Highlight of the day
It might seem a bit churlish but Jordan Spieth’s closing six has made Sunday a lot more appetising. All of a sudden those on plus one, like Lee Westwood, will be quietly eyeing up a closing 67 instead of a 65.
At six under and four clear with two holes to play a second Green Jacket in successive years looked not quite a shoo-in but an odds-on bet. Now, with the nature of those two flailing pair of drives, it looks very open once more.
Or we might be kidding ourselves and Spieth grinds them all into the dirt within the first 12 holes.
Any time you hole a putt on the 14th green you’ve done well. When you do so from 69 feet you’ve produced some sort of mini miracle.
Jason Day, the pre-tournament favourite and World No 1, was looking at, more or less, a certain three putts but knocked it in. Better still his playing partner Bernhard Langer chipped in. Day will start Sunday three back.
— Masters Tournament (@TheMasters) April 9, 2016
Rory’s approach to the 11th was asking too much and the water and double-bogey six shoved him down the leaderboard. It made matters worse when it coincided with playing partner Spieth doing likewise.
Not that McIlroy had any momentum coming to the back-nine par 5s but this knocked the stuffing out of him.
Of course it’s easy to put the boot in but if that was Spieth you wonder how differently he would have played it.
Very slowly but surely some of golf’s silliest rules are being written out, replaced by a more common sense approach.
Some, though, persist and Billy Horschel was the unfortunate player as his ball on the 15th green caught a big gust of wind and blew into the water. Fair enough if he was walking up to the green only to see his ball trickle off the green but Horschel had marked his ball and was preparing for his birdie putt from 13 feet.
As it was he had to drop to the side of the green and took six. And took his punishment very well.
“I was hoping the ball would stop so I could put my coin back on it. I knew that once the ball rolls, once it’s in play, if it starts rolling, you have to play it from where it finishes and obviously I didn’t have my scuba gear to play it from the water. They wanted to get the course on a fine line and it’s been, it’s on a fine line today, but it’s fair.”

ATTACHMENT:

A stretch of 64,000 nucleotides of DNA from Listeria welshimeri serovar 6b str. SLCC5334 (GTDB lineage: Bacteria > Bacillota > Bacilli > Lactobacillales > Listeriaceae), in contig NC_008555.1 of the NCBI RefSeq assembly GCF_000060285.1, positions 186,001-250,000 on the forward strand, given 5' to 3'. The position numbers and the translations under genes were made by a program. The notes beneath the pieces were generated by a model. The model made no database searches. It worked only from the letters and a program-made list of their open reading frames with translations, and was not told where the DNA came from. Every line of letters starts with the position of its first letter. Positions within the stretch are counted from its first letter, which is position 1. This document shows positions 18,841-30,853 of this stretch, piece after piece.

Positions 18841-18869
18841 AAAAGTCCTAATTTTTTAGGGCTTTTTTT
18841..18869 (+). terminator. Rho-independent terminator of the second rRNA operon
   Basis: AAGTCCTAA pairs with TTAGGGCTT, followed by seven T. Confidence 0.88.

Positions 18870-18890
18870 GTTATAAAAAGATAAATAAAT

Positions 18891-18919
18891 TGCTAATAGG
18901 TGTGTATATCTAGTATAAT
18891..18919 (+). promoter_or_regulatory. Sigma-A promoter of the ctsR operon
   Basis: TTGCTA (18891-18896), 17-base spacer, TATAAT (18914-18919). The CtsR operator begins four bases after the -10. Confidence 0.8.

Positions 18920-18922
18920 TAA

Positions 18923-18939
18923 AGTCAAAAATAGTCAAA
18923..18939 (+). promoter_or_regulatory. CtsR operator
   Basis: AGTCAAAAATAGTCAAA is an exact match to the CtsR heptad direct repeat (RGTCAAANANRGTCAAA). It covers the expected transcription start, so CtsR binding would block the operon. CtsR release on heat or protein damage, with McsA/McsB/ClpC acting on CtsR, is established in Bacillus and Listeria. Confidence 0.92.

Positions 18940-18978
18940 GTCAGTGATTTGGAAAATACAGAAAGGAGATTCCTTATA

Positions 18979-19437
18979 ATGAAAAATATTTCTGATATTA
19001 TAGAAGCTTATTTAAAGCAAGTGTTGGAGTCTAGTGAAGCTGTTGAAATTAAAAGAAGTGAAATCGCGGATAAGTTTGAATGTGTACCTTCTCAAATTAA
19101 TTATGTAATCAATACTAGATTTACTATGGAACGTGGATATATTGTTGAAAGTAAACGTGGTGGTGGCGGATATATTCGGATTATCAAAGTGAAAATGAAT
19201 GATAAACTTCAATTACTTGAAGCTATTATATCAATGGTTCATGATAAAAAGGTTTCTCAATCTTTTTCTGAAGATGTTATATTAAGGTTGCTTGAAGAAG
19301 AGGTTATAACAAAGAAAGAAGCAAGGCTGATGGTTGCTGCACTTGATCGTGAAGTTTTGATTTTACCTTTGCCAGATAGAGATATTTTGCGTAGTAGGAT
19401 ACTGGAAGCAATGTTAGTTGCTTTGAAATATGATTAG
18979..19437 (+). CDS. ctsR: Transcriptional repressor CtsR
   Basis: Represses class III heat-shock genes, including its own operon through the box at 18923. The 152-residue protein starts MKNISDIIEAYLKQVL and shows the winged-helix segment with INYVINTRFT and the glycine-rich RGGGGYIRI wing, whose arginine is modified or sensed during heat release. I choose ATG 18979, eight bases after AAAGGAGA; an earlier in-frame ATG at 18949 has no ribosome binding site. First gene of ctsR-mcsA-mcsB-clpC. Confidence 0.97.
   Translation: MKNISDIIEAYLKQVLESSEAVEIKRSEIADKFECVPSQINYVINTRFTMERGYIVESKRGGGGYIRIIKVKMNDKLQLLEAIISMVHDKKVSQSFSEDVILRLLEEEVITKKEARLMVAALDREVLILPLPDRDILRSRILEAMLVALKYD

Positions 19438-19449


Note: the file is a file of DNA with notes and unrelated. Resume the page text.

Billy Horschel’s ball rolls off the green and into the water on 15. pic.twitter.com/RxOyVyc1q2
— Adam Sarson (@Adam_Sarson) April 9, 2016
We are surprised by
We continue to be surprised by quite how scrappy Jordan Spieth can play and then the total score at the end of the 18 holes. He somehow reached the turn in one under and you would be hard pressed to pick out too many highlights. But the clutch putts continue to drop in at the perfect pace and then he pounces whenever there’s an opportunity.
And then, when he starts to find more fairways and greens, he turns it into a run of birdies. One great shot a hole, more often than not, goes a long way.
We are not surprised by
Bernhard Langer. When he turned pro in 1972 none of the leaderboard were even born yet the 58-year-old shows no signs of slowing down. He has even found a way round the anchoring ban.
At some point the penny might drop quite how brilliant, and resilient, Langer is. On the Champions Tour this year he has won once in five starts with a worst finish of 10th and an accumulative total of 55 under.
Langer was 8th two years ago and contends that a 50-plus player is capable of winning a Major. He’s in the penultimate group at two shots back.
Anirban Lahiri. Sometimes a picture says it all…
As much for a change the BBC got the nod though that will probably change for Sunday. There’s a more relaxed air to things with Aunty but, for insight, they can’t touch Sky.
There were a couple of highlights though. 1) Peter Alliss revealing that Clive ‘How’s it lying?’ Clark holed in one with a 2-iron in the 1968 Masters and 2) the sight of Ken Brown hoisting a flag to demonstrate the wind on the 12th tee from a contraption that he looked to have built himself.
You wonder what the people at customs made of it.